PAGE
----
9. ddnidd1

    ddnidd1 Supporting Member

    Check out the new Tascam DR-40. It has the same basic feature set as the H4N and is $199. The built in condenser mics are quite good.
  10. mdjuszyn


    Nov 17, 2011
    I use a Roland R-05 handheld digital. Our band loves it. Simple. We record in .wav format and then convert to mp3. We have found that drums and cymbals sound real crappy and tinny recording in mp3.
  11. Me and my band use a Line 6 UX8 interface. We mic the Kick, Snare, High Tom, Floor Tom and 2 overheads. I use the DI out on my amp and I throw a 57 on our guitarists amp. We can't record vocals this way but if we ever want to I'd just remove the 2 tom mics. This all goes into the computer via USB and every mic gets it's own separate channel for mixing later.

    It works quite well for us and only takes about 10-15 minutes to set up for each practice.
    Kubicki440 likes this.
  12. All of these are $100 or less:

    TASCAM DR-05 Solid State Recorder
    Tascam DR-03 Solid State Recorder
    Zoom H1 Recorder
    Line 6 BackTrack Portable Digital Recorder
    Alesis TwoTrack Handheld Audio Recorder
    Alesis Palm Track Handheld SD Recorder
    Kubicki440 likes this.
  13. Etienned


    Jul 16, 2010
    I use the mic on my iTouch.
    It's actually better than I expected at first and it's been super useful to identify what we need to work on and also to practice my parts between two rehearsal.
  14. Les Izmor

    Les Izmor

    Mar 10, 2008
    Western Mass
    I use an original Zoom H2, which I like a lot. I've recorded years of rehearsals and gigs with it. I recommend it, but with three caveats (all of which I easily work around).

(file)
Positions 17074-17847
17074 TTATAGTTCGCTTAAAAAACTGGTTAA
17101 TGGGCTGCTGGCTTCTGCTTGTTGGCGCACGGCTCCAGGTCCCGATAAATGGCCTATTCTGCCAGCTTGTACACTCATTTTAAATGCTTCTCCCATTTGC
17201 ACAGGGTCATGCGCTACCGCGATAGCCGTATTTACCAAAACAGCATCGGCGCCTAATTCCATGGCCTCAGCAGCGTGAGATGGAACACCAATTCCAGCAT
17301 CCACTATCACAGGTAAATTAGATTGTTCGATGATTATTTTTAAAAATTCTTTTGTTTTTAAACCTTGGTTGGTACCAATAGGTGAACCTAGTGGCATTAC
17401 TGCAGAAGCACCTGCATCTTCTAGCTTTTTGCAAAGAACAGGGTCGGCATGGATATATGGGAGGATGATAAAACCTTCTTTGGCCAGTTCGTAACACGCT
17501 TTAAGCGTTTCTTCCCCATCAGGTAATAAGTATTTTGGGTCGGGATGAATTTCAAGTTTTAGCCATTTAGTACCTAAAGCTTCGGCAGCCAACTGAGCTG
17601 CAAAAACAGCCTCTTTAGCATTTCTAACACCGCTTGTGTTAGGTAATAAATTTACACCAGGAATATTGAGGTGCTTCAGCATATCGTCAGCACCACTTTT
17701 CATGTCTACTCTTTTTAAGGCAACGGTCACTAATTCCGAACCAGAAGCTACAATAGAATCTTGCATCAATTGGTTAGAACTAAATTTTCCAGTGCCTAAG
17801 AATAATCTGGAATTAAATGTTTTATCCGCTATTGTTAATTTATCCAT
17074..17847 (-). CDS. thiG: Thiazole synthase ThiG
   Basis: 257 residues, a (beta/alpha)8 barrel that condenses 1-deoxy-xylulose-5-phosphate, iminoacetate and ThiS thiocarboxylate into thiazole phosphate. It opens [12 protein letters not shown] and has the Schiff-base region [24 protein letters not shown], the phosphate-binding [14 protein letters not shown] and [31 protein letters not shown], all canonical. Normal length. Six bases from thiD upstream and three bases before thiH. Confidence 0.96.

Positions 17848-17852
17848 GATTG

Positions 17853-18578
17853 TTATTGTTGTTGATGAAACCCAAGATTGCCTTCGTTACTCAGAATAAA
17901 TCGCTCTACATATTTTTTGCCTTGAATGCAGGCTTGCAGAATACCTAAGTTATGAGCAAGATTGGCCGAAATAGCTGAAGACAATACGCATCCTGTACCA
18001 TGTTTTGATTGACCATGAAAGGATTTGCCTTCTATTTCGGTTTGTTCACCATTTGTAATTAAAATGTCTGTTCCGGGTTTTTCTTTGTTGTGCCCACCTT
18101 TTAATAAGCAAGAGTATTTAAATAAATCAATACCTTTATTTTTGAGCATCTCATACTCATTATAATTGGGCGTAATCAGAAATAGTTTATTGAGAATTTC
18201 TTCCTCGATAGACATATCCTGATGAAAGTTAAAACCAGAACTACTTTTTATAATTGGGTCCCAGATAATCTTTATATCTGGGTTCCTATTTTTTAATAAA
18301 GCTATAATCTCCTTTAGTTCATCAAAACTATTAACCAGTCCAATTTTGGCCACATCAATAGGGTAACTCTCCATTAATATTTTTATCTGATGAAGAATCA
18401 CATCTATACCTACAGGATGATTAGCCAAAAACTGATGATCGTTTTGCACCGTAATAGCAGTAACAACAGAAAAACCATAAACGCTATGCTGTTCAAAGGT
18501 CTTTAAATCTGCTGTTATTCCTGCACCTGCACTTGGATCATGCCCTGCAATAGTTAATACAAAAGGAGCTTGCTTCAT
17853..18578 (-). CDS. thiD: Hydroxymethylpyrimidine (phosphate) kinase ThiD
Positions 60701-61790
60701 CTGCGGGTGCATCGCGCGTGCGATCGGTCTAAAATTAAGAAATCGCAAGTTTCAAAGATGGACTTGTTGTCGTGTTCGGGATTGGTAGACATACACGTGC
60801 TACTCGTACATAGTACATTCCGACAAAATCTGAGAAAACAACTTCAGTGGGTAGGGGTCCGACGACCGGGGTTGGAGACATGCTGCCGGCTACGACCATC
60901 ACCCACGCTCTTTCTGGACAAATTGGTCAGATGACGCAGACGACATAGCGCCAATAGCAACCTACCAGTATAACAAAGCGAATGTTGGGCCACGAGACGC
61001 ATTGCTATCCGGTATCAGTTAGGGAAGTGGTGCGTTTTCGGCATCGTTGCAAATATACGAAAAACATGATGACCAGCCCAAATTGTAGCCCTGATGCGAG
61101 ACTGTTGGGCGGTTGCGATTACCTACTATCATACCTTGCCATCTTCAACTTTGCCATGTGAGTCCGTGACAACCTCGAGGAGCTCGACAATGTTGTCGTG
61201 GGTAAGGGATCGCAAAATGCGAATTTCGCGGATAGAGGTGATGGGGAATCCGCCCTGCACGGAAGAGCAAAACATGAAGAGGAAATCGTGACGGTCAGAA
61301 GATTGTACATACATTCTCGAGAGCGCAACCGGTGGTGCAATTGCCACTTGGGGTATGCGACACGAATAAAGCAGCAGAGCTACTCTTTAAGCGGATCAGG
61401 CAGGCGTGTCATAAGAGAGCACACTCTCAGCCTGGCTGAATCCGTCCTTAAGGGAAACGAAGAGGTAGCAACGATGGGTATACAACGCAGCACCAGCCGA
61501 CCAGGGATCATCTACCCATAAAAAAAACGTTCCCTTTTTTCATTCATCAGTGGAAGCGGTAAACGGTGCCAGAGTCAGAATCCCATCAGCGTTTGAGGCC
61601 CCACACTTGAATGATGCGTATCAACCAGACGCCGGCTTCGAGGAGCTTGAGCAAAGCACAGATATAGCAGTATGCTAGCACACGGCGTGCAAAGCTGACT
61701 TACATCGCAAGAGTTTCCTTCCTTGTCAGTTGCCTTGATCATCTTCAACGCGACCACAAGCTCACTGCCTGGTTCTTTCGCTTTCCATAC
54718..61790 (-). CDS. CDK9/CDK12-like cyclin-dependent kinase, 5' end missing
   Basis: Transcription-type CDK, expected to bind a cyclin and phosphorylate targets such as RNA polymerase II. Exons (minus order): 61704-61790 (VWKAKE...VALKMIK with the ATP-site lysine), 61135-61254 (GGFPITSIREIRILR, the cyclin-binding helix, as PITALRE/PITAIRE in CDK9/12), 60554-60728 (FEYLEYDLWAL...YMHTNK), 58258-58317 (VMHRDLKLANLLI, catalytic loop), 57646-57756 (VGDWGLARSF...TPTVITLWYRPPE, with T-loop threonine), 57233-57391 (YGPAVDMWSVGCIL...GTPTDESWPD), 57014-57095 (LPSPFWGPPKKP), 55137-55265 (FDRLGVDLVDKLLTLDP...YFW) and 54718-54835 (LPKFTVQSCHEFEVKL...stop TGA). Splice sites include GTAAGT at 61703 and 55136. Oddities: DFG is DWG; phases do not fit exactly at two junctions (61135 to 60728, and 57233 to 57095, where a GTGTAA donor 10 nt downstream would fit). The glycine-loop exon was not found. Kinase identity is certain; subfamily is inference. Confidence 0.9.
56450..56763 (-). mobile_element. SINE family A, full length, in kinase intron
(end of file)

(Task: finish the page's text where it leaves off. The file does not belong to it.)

First, the model I have has a mic sensitivity switch which has 2 or 3 settings (I can't remember because it is always on the lowest setting). This is your only usable recording level adjustment. The digital recording level works after the input stage, so if loud drums are too hot for the mic, they will already be clipping regardless of where the digital recording level is set. So, I ignore the digital recording level adjustment, and instead set the mic sensitivity to its lowest setting. If that is not enough gain reduction, your only other option is to physically move the H2 farther away from the loudest instrument. Out of the hundreds of recordings I've made, I only had one where I couldn't get far enough away from a slamming drummer. His snare clipped 2 or 3 times throughout the 3 hour recording.

    The second issue I had was that I found the mp3 recording format to be unusable. The lower quality mp3 recording mode offers a longer recording length, but unfortunately I got digital chirps throughout my recordings when I selected the mp3 mode. I don't like low resolution sound anyway, so I simply select a higher resolution wav format and still get 6 hours of recording time on my bigger than stock memory card.

    The third minor issue I encountered was that the total recording time could be longer than the unit could process in one uninterrupted recording. Even if your memory card is big enough to offer 6 hours of recording, the machine will stop and restart after about 2 continuous hours. If you start and stop manually throughout the recording process this is a non issue.

    The newer H2n has an analog mic gain knob so I think they've improved the main issue I have with this machine. Who knows, maybe they've solved the mp3 chirping and recording interruption issues as well?

    The bottom line is I use my H2 constantly, the sound is amazing considering the source, and it works great once you learn how to use it.